I’m a lover of late-Romantic symphonic music and recently I was listening to Richard Strauss’ (1864-1949) tone-poem Ein Heldenleben” (A Hero’s Life). The titles of each section give you an indication of the ideas at play within the piece: The Hero, The Hero’s Adversaries, The Hero’s Companion, The Hero at Battle, The Hero’s Works of Peace and, lastly, The Hero’s Retirement from this World and Consummation. The world of music divided, and still divides, dramatically over the worth of this piece and even I, who responds well to the basic sonic quality of the music can hear in it a massive and problematic ego and set of ideas at work. But, today, I am not here to offer you a piece of music criticism but what I do want to do, however, is offer you a brief excerpt (just the first minute-and-a-half) of this tone-poem attached to a classic picture of the nineteenth century hero as painted by Caspar David Friedrich (1774–1840) in his “Wanderer above the Sea of Fog” of 1818 (see photo to the right). Our culture has generally taken it as a representation of a man who believes he has, in principle (if not always in practice), the possibility of mastering and controlling both himself and the natural world.

Richard Strauss “Ein Heldenleben” — Symphonie-Orchestrer des Bayerischen Rundfunks — Conductor: Mariss Jansons

Having had heard a bit of the Stranglers and Richard Strauss you’ll appreciate my musical tastes are wide. Well, extending musical taste a little bit further still I can reveal that I’m also a lover of some modern electronic, experimental and dance influenced pop music, especially when it comes from Northern European countries. In connection with this address, I have a particular fondness for a Swedish band called Fläskkvartetten, a string quartet and a percussionist. I came across their work because they provided the music for last films in the Swedish TV crime series, “Wallander”, starring Krister Henriksson. Wallander is, of course, the masterful creation of the Swedish author Henning Mankell.

Inspector Kurt Wallander as underscored by Fläskkvartetten is a very different “hero” from The Wanderer underscored by Strauss. True he, too, is often alone (separated from his wife and often estranged from his daughter and father), but Wallander doesn’t stride healthy and confidently across his landscape with an air of mastery. Oh no, Wallander’s knowledge of his insignificance always trumps any sense of confident mastery he might feel. He drinks too much, continually eats junk food, exercises hardly ever (and then utterly ineffectually), and he continually struggles with his own despair at his own personal life and at the current parlous social and political condition of Sweden.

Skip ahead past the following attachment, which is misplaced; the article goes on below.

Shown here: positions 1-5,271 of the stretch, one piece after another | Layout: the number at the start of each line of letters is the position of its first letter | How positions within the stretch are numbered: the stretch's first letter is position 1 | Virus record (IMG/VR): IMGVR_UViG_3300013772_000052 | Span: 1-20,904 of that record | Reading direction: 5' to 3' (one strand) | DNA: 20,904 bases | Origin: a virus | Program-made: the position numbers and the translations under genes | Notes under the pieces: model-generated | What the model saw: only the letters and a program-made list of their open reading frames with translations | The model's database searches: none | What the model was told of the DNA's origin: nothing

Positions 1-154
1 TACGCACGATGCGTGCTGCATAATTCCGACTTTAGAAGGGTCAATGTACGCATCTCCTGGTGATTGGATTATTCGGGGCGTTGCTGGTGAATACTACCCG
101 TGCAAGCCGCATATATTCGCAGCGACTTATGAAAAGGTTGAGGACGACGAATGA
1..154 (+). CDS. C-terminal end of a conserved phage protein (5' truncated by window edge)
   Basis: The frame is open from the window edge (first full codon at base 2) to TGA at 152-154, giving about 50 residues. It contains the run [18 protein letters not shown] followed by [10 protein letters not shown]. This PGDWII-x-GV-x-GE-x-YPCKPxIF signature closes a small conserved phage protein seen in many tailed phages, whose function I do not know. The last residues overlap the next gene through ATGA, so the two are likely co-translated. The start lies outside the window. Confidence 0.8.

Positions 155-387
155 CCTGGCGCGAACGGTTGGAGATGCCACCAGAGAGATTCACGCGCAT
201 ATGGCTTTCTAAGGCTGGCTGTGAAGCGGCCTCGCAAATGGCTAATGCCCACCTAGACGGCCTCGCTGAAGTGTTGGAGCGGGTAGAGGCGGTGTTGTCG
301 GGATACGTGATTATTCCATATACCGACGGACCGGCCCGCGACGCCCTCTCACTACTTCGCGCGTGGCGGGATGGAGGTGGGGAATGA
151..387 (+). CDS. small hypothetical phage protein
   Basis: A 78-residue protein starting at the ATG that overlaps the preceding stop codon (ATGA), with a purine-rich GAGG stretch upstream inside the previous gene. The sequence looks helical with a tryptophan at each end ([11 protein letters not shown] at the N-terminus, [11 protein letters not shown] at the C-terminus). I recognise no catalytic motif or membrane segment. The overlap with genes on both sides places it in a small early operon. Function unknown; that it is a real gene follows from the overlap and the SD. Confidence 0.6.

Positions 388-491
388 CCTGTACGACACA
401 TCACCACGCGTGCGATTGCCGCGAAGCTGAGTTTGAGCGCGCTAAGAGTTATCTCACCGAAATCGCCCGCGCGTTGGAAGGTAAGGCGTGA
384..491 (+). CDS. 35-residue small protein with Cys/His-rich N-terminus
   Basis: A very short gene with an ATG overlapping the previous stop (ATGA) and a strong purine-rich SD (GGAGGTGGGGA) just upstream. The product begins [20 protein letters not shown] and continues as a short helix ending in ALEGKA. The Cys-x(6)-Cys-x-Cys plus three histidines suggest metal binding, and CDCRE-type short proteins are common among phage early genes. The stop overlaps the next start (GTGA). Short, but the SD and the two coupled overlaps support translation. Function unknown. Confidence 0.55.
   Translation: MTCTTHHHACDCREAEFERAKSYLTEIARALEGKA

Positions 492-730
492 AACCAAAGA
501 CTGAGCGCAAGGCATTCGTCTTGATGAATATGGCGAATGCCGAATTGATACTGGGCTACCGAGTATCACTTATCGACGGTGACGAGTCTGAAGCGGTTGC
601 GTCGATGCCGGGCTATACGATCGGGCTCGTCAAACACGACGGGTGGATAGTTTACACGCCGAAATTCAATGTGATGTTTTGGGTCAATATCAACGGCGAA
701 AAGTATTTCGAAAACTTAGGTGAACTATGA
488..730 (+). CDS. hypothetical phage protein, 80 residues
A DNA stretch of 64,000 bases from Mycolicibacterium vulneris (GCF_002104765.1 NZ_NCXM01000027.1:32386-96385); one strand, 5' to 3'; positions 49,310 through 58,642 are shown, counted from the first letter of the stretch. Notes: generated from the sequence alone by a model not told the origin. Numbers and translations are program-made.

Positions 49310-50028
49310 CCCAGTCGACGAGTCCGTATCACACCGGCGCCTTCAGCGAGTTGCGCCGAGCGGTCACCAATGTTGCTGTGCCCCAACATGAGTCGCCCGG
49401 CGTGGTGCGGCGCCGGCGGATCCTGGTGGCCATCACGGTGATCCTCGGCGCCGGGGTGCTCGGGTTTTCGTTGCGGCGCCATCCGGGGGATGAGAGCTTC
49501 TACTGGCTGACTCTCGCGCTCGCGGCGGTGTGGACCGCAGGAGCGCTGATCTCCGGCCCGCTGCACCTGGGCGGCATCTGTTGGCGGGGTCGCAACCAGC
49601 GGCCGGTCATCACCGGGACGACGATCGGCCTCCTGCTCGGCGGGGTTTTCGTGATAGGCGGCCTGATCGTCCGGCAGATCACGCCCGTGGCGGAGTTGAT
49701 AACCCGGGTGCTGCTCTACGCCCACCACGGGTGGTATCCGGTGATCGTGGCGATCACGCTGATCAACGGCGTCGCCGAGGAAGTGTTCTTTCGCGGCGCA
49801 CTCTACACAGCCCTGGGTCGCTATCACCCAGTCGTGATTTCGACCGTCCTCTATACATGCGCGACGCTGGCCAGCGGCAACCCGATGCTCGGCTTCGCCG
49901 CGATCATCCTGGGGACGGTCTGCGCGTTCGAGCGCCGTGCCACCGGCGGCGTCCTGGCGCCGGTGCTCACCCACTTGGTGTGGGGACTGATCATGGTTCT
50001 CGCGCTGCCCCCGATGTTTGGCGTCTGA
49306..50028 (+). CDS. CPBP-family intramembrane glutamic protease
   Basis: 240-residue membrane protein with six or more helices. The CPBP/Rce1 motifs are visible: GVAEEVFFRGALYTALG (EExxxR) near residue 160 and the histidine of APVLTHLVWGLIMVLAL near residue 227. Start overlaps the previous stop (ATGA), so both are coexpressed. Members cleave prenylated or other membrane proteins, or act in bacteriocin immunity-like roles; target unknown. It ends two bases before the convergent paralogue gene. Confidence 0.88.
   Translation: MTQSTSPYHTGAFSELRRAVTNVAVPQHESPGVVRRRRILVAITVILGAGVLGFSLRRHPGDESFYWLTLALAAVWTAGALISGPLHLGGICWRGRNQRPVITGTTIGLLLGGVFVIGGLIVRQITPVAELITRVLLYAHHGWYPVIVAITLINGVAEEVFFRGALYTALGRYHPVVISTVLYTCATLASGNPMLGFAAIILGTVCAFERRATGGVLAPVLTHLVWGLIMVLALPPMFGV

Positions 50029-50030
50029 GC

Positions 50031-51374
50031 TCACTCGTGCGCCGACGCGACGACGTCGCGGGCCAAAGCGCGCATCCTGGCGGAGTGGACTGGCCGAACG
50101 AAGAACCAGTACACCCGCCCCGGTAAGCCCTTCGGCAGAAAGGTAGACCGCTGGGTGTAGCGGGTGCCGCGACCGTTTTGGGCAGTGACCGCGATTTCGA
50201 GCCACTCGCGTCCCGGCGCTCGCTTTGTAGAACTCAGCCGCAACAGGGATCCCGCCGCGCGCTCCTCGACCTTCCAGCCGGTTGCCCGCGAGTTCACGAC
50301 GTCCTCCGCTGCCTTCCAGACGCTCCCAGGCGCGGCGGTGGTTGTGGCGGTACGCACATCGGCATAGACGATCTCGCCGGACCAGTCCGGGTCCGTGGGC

Wallander is, I think, a good example of the post-heroic hero. He is a hero in an age when there are no more heroes any more. With this in mind, here is Fläskkvartetten’s piece of music from the very last film of the TV series with the singer Ane Brun (who also write the lyrics). It’s called “The Opening” and I think it captures Wallander as post-heroic hero painfully well — not least of all because in this final film he is having to come to terms with the painful truth that he has alzheimer’s disease — something this song is tangentially referring to.

“The Opening” by Ane Brun and Fläskkvartetten

When there’s so much darkness closing in
Just swerve around slowly
You’ll find an opening
A light will appear like an animal between the trees
There you’ll find your pocket of peace

Make a perfect circle, it’s all around you
Put your mark on the map anywhere or nowhere
It’s up to you it’s not too late to find an opening

Trace a track until you find the end
There’s a clearing in every forest, at least one for every man
The light will appear like an animal between the trees
There you’ll find your pocket of peace

Make a perfect circle it’s all around you
You know that everything lingers for you to follow through

It’s up to you, it’s not too late to find an opening
do you wanna rediscover or do you want it all to be over
do you want to see the meaning of the circling?

Now do a little thought-experiment. Can you imagine the Wanderer accompanied by Fläskkvartetten and Ane Brun as he strides confidently across the mountaintops; can you now imagine the opposite, i.e. Wallander being accompanied by the obviously heroic music of Strauss as he struggles to solve crime in the highly plural, secular post-modern age we all now inhabit?

I don’t think we can because there are no more heroes anymore — at least not the kind imagined by Friedrich and Strauss. The old heroes and our new anti-heroes, cannot be exchanged one for the other. Consequently, as we, today, look for a model of how to proceed in the world we cannot go back to the nineteenth and early twentieth-century hero to find it. (In fact this address is, at heart, a gentle warning never to be tempted to do this).

We live in an age which is still only slowly beginning to digest the difficult and challenging idea that there are for us humans no permanencies and no absolute certainties and Wallander’s character helps us to think through some of the possible consequences this realisation. But it’s hard — God knows I know that — and I know you know that too. As the song, “The Opening” puts it, this realisation can, like alzheimer’s, make it feel as if there is only “so much darkness closing in”.